At some point, and the indictment is not clear as to when (though I have read elsewhere that the call was made from Paterno's that Sunday morning), Curley reported the matter to his supervisor Gary Schultz, senior vice president for finance and business. Of note here is that according to page 10 of the indictment "Schultz oversaw the University police as part of his position". Now I don't know how other states handle campus police forces, but in Pennsylvania it is my understanding that large campuses incorporate as a municipality and hence have municipal police authority and responsibility. Penn State University Park Campus police force are not mall cops, they are a law enforcement agency. Just as it would be if a Councilman had made a report to a city police Commissioner, as such the matter was reported to the police agency having legal jurisdiction. That Schultz failed to act upon it in that capacity is reprehensible and he needs to be held cupable. But the fact that Paterno was aware that his report had been forwarded to the person who could have, and should have acted upon it in my opinion absolves Paterno from further responsibility. As far as he knew the matter had been reported appropriately and was now both a police matter and a personnel matter, none of which Paterno should expect to have any further input to or report from.
The fact is that he was subsequently advised that Sandusky’s campus privileges had been restricted with regards to bringing children onto the campus. It was not his responsibility nor his authority to enforce that, indeed as noted in the indictment,(Page 11) such restriction was impossible to enforce.
Admittedly there are a disgusting number of similar post fact allegations of wrongdoing on University property and in the purlieu of what could have been considered Paterno's realm. Please keep in mind that Paterno headed the football program. Also consider that the sports complex as alluded to is a large network of buildings and facilities. Paterno was not a conventional professor, not responsible for a specific location save during the football season. I would not expect that he was frequenting the places in question, and certainly not on Sandusky's level. There are no allegations that any of these incidents had anything to do with Paterno's football program, except of course that Sandusky brought his charges with him to games and events and to use the facilities.
I cannot believe that Paterno was in any way connected to the campus grapevine or rumor mill. That was not his style. If there were any rumors, any allegations, any suspicions of wrongdoing on his turf I would not expect that Paterno was aware of them. If there had been he would have, he did deal with them immediately, openly and upfront. That was his style.
Also remember that, as noted in the indictment, page 11, Sandusky retired in 1999 when “Paterno felt it was time to make a coaching change". For whatever reason at that point Paterno decided he didn't want Sandusky around. It was the University, not Paterno, that negotiated professor emeritus status and campus privilege for Sandusky. There are no indications that after Sandusky's retirement the two associated, except casually in mutually attended functions. Think about it, would you socialize with the guy who fired you? What is indicated is that Paterno had concerns about Sandusky being involved with both the University football program and his sponsored youth program. He questioned the wisdom of that and had it resolved - Sandusky was done. Finally, please consider that to the best of my knowledge in the United States of America individuals are considered innocent until proven guilty. Sandusky has apparently been afforded that privilege. Joe Paterno was not. Without charge of any kind, without indication of wrongdoing on his part, with no motivation other than that he was the face of the University, Joe Paterno was lynched by the mob of public opinion. I think that is a terrible injustice to a man who lived personal integrity and responsibility. Joe Paterno deserved better than that if for no other reason than being a citizen of the United States. This gentleman who stood above reproach in all his dealings was condemned to this ignominious end through jealousy of those who could not defeat him otherwise.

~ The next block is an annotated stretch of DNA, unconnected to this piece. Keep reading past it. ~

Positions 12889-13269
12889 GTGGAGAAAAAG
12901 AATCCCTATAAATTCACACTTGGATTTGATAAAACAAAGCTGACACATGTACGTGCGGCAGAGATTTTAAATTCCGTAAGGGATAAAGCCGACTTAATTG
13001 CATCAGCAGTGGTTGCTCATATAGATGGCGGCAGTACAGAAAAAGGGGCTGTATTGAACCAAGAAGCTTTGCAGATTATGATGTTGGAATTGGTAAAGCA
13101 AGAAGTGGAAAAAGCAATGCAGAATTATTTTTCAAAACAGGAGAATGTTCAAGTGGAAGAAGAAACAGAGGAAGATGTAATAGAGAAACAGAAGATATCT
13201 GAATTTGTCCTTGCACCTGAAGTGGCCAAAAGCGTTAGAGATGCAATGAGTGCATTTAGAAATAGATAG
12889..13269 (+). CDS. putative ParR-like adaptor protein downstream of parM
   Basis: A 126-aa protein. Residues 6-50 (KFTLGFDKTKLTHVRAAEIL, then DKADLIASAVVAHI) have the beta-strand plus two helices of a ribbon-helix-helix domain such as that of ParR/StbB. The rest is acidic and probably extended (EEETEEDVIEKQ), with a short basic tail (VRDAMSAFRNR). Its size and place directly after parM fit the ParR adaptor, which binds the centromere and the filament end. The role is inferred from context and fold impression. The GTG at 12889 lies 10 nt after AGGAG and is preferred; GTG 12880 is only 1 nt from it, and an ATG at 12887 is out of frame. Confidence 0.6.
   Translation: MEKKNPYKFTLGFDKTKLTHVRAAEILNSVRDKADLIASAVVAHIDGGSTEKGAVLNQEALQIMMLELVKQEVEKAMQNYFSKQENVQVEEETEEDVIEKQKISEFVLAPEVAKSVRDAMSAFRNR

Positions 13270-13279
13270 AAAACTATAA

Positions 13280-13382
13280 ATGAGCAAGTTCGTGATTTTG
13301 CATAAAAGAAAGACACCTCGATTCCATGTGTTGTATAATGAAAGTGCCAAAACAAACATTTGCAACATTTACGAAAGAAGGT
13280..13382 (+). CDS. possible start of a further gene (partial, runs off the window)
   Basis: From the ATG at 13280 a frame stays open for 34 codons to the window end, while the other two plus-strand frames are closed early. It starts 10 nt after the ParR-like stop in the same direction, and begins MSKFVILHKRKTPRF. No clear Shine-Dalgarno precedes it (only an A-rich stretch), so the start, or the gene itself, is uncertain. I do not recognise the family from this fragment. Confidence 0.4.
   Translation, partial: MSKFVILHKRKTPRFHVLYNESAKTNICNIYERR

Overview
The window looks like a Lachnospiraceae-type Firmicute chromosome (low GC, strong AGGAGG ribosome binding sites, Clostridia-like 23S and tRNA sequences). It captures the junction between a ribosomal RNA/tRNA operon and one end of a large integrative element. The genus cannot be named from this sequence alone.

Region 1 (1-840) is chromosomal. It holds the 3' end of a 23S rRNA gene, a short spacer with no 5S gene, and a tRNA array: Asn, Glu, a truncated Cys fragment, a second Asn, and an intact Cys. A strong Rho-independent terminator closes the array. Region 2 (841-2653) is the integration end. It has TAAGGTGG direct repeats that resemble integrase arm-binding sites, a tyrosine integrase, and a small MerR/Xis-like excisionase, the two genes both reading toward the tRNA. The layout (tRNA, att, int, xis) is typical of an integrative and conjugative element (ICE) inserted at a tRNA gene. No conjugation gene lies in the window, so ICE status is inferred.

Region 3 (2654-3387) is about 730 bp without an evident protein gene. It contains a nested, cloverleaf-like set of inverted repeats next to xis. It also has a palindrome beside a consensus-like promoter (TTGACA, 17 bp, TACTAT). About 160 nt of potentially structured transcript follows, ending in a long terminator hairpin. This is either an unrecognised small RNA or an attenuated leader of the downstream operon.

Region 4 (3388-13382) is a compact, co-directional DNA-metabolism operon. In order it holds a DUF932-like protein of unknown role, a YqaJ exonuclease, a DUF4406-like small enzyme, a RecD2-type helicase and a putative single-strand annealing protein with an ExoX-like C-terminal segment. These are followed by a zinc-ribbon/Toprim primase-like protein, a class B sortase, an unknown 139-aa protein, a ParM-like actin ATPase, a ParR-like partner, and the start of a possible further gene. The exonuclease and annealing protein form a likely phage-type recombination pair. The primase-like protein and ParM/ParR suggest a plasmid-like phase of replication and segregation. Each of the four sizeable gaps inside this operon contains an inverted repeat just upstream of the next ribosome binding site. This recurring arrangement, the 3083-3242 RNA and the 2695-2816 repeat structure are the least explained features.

This whole matter has been handled in a manner reminiscent of the night rides of the KKK - though perhaps not nearly as genteelly. Guilty or not, hang somebody that looks like Penn State (you know they all look alike!), then blame it on them for being uppity, arrogant or successful.
Mr. Hamby you stated “That is the bottom line. There is no discussion. Not, at least, in the minds of people who think justice is for everyone, and that moral dispensations are not part of the compensation package for famous people.” Where is Mr. Paterno’s Justice? Who is seeking moral dispensation to express their untimely outrage?
I believe, Mr. Hamby, that you owe Mr. Paterno and his family an apology. That Justice too is terribly overdue. Rest in Peace Joe Paterno. May you have in death the dignity you were robbed of in life.